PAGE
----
The journey of an Army officer was celebrated Sept. 8 by the Redstone Arsenal contracting community as the insignia of a full-bird colonel was placed on his uniform's shoulder boards.

Col. William Trimble, the military deputy director for the Army Contracting Command-Redstone, was surrounded by family and friends along with ACC-Redstone co-workers as he was promoted, taking yet another step in his career as an Army leader.

"This is a career milestone for Will to achieve," said officiate Col. David Hosna, the former commander of the Defense Contract Management Agency-Huntsville, who worked with Trimble at the 903rd Contracting Battalion in Germany. "Will started his journey toward this milestone in 1990 when he joined the Army Reserve."

A native of Clanton, Alabama, Trimble began his 27-year career with the Army when he joined the Army Reserve as a Materiel Storage and Handling specialist. He attending Alabama State University and Troy State University in Montgomery, and received his commission from Auburn University in Montgomery where h ewas a member of the ROTC program. Upon graduation in 1995, he commissioned as an Infantry officer, and served at the 1st Armored Division, Fort Riley, Kansas; and 2nd Infantry Division, Camp Hovey, Korea; and commanded a company at the Airborne School, Fort Benning, Georgia.

Trimble then joined the Army's Acquisition Corps, with leadership assignments as a contingency contracting officer with the 408th Contracting Support Brigade, Fort McPherson, Georgia; contingency contracting team leader and battalion executive officer with the 903rd Contingency Contracting Battalion, Germany; and military contingency contracting team leader and deputy district contracting chief with the Corps of Engineers, New Orleans; commander, Army Contracting Command-Qatar, Camp As Sayliyah, Qatar; and deputy commander, DCMA-Middle East, Kuwait City, Kuwait. His career has included three tours in the Middle East.

"I met Will when he was assigned to the 903rd Contingency Contracting Battalion, which I commanded. I saw the professional he was and his ability to provide operational contracting support to the Joint Task Force-East in Bulgaria," Hosna said. "Will had the experience of providing contracting support to build a base camp in the hills of Bulgaria. It was built under estimated cost and ahead of schedule. The support was absolutely phenomenal and led to his next experience."

Hosna next assigned Trimble to provide support to the U.S. Army Africa (USARAF) for its first major multinational exercise on the African continent.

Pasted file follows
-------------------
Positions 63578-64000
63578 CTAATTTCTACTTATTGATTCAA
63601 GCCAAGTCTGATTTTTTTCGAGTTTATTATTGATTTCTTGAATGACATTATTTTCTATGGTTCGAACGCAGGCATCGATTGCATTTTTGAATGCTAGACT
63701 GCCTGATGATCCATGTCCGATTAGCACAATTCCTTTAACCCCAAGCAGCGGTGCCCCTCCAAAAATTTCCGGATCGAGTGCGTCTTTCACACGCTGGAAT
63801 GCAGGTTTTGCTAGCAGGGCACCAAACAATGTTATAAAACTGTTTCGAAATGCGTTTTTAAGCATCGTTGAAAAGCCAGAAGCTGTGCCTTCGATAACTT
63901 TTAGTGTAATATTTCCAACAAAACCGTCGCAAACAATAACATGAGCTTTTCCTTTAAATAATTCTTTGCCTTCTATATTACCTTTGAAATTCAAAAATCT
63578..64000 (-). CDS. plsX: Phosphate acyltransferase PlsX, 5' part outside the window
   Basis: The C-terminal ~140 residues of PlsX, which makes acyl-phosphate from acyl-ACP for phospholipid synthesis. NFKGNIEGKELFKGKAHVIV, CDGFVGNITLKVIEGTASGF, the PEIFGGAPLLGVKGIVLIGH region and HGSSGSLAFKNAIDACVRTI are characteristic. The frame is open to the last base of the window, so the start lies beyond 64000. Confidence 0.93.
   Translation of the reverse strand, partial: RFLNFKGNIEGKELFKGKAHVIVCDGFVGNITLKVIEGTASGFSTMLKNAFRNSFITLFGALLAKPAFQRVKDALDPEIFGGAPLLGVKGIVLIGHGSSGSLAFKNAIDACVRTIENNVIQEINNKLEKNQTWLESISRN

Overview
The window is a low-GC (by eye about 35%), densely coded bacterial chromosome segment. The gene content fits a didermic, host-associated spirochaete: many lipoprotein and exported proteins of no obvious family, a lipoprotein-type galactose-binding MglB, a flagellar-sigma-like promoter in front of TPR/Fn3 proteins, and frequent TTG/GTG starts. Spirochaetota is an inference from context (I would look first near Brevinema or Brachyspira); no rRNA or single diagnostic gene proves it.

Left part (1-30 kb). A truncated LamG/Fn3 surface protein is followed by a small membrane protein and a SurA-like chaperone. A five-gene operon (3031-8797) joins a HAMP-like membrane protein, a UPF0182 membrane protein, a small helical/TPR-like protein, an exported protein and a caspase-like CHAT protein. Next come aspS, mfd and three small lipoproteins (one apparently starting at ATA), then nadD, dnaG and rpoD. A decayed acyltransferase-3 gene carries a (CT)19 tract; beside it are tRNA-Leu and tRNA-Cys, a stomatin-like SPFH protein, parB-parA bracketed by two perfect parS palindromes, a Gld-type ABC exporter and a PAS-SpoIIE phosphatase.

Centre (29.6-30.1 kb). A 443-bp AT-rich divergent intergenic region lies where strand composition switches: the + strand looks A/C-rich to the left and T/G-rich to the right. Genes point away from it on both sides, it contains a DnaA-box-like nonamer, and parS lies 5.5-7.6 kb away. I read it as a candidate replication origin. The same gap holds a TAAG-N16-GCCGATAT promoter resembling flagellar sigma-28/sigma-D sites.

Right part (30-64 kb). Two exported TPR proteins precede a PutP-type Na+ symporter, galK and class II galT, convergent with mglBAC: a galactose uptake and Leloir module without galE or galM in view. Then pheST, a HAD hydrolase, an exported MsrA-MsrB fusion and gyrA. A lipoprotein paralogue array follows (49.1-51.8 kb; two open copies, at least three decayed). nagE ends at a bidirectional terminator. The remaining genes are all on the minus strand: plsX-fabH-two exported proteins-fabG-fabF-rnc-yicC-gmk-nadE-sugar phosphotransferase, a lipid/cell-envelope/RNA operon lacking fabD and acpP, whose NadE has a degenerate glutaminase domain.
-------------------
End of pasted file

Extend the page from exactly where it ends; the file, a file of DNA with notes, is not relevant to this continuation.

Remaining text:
"The budget was well below reality," Hosna said. "I sent Will and his team in to look at the assets of the USARAF and to build facilities to support the exercise in Uganda, Africa. I sent the best guys forward to provide support.

"Will knew the challenges but all he said was 'Sir, I've got this.' He remembered why we are here. We are enabling the mission through contracting support. Will's demeanor and how he carried himself under pressure during that time is a testament to the person he is."

Trimble continued to provide a high level of support as he went on to other assignments of increasing responsibility that grew his experience in Army contracting, Hosna said.

"In his career, Will has worked operations, and as an Infantry officer and an Acquisition officer. He has done the type of contracting work that has made a difference for Soldiers. He is a testament to a system that identifies and grows leaders. The Army leadership system selects the right guys," Hosna said.

Trimble thanked all those who attended the Friday afternoon promotion ceremony, including two of his previous command sergeants major - Command Sgt. Maj. Anthony Agee, who he played football with in high school and who he reconnected with 10 years later while both were serving in Bosnia; and Command Sgt. Maj. William Kaundart, the retired Security Assistance Command sergeant major who was his first sergeant as a company commander.

He especially thanked his parents for the high standards they expected from him during his early years. Trimble gave credit to Army mentors and leaders as well as friends and family for helping him accomplish his goals.

"I'm not the most talented. I'm not a super star. I got here because of a great family and great friends, and the opportunity to serve with very good people who pushed me along or reached back to help pull me up," he said.